I felt as hungry as if I hadn't eaten in 3,500 years.
Creating my mummy costume had taken so much of the day, I'd skipped lunch. I don't usually dine out in costume, but it was Halloween -- just the night to slip into Proof + Pantry unrecognized. One thing I hadn't considered when wrapping yards of muslin and cheesecloth strips around my head: Eating might be a challenge. Garlic butter and bread crumbs clung to my cheesecloth-crusted chin as I sent a fork spearing a gulf oyster broiled with the stuff into my slit of a mouth. My guests, a crazed doctor, a scary nurse and a pirate, tried to contain their mirth.
A few weeks earlier, when I'd made my first review visit to Michael Martensen and Sal Jafar II's new restaurant in One Arts Plaza, Martensen recognized me, and announced to my guests at the end of a completely delightful evening that he and his partners didn't want me reviewing their restaurant. Therefore, he said, they wouldn't accept my credit card as payment. If they comped me, they apparently thought, I'd be prevented from writing a review.
They thought wrong; they couldn't comp me. I left cash on the table.
But restaurant reviews for The Dallas Morning News require at least two visits, so I'd have to figure out a way to get back in. Something told me I wouldn't be welcomed.
That's why, for my last review visit as an anonymous critic, I went incognito -- really incognito.
I have a hard time understanding what Proof + Pantry's owners were afraid of. Both times I dined there, friends in tow, we all had a wonderful time and quite liked the food.
Oyster lovers might high-tail it over there on a Thursday night, when East Coast oysters are on special for 25 cents apiece if you buy a $20 glass of Ruinart Champagne or a bottle for $100. What a kick to get a couple of dozen briny Malpeques for six bucks!
A ham tasting was considerably less of a bargain at $50, $25 of which was a supplement for shaved slices of a mahogany-colored, glossy, dense Mangalica ham from Hungary. With an intense, almost sweet nuttiness, it brought to mind Spain's jamón ibérico. Benton's Country Ham from Tennessee and shaved Serrano were represented as well, along with a fabulous smoked ham from Texas, plus olive-oil-drizzled baguette toasts, quartered Black Mission figs, pickled mustard seeds and pickled purple cauliflower.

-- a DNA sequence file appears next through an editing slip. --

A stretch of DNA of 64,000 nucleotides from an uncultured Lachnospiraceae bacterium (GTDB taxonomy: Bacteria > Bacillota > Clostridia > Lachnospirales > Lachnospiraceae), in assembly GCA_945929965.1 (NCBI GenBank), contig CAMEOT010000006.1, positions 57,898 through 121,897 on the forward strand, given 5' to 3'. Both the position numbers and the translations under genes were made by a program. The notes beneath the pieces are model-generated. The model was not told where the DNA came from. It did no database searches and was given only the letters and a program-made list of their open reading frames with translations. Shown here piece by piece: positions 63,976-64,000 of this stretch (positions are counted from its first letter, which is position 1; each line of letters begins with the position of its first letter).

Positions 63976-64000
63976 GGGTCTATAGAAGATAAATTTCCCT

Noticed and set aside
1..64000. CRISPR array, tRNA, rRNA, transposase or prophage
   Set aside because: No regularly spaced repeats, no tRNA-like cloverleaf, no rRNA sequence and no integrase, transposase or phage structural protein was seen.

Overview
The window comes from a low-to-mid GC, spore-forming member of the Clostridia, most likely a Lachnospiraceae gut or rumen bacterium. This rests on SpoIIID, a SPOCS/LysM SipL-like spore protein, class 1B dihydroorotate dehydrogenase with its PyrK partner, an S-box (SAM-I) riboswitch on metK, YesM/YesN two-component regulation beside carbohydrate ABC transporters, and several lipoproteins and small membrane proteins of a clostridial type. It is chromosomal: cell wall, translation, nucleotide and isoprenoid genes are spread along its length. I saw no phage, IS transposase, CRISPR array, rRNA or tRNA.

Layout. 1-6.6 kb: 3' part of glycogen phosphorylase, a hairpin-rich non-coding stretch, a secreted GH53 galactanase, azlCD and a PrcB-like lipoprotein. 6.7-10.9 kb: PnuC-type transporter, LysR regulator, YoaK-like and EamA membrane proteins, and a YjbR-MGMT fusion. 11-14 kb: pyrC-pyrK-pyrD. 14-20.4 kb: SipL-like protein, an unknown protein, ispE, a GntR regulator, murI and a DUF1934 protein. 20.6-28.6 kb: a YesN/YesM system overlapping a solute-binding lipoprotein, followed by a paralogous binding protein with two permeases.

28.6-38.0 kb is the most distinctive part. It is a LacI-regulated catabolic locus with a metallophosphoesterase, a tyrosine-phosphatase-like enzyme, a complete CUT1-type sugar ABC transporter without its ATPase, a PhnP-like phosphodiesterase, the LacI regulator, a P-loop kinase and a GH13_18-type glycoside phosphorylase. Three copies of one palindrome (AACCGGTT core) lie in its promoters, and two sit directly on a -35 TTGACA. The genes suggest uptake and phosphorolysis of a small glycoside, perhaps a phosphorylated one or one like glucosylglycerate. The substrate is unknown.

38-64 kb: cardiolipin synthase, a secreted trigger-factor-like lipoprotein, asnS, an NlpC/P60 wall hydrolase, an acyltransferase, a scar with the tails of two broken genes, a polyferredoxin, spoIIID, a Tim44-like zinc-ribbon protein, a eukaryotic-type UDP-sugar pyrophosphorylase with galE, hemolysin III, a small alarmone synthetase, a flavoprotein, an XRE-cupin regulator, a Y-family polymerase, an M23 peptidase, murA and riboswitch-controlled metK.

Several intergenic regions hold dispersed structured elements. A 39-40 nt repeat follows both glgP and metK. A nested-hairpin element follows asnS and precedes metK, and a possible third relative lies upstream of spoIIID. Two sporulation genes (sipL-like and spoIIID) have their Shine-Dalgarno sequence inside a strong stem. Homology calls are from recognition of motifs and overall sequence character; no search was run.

In fact, while it's possible to get out with your billfold intact if you stick with a few bar snacks or otherwise order carefully, Proof + Pantry, a chef-driven gastropub with outstanding cocktails, can be quite expensive, especially if you choose to make it a dinner destination.
The chef is Kyle McClelland, a New York transplant who's also executive chef at Martensen and Jafar's other restaurant, Driftwood. His plates are stylish, produce-driven and often pretty impressive, in the same vein as those at Driftwood.
His radishes cloaked in perfect sheaths of pale butter, set on rye-crumb "soil" mingled with crispy quinoa and arranged with radish greens, are visually stunning, and they make a nice way into dinner -- perhaps enjoyed with a cocktail.
Martensen was a star barman before becoming a restaurateur (along the way he was behind the Cedars Social and Smyth, with which he's no longer associated). Not surprisingly, the drinks -- parceled into "no proof" (nonalcoholic), "low proof" (think of them as aperitifs) and "high proof" -- are terrific. I loved the high-proof If You Were Here, a demure-looking, beautifully balanced mix of gin, French orange cordial, dry vermouth, dandelion bitters and orange oils, served up and garnished adorably with an orange twist attached to the glass with a tiny clothespin. Staulks of Rye, a tall rocks drink with rye, celery soda, lemon juice and bitters, appealed to my inner whiskey lover.
Now you're ready to get serious about the menu.
McClelland has a way with pasta, as with a chittara-like handmade spaghetti dolled up with charcoal-smoky lobster morsels, shaved Asiago and thin-sliced trumpet mushrooms. Halloween night we sprang $55 for a simple yet wonderful dish of handmade fettuccine tossed in butter and Parmesan and adorned liberally with shaved white truffles. It would be nice, though, if the service matched the glammy ingredients and high prices; truffles could be shaved tableside, adding a lovely whoosh of that marvelous aroma. In any case, we shouldn't have had to ask for the plates we'd used for the garlicky broiled gulf oysters to be replaced.
The menu is a little hard to figure out. One night we're told all the plates are meant for sharing; the other night we're told some are for sharing, others are for one. In any case, most were easily shared.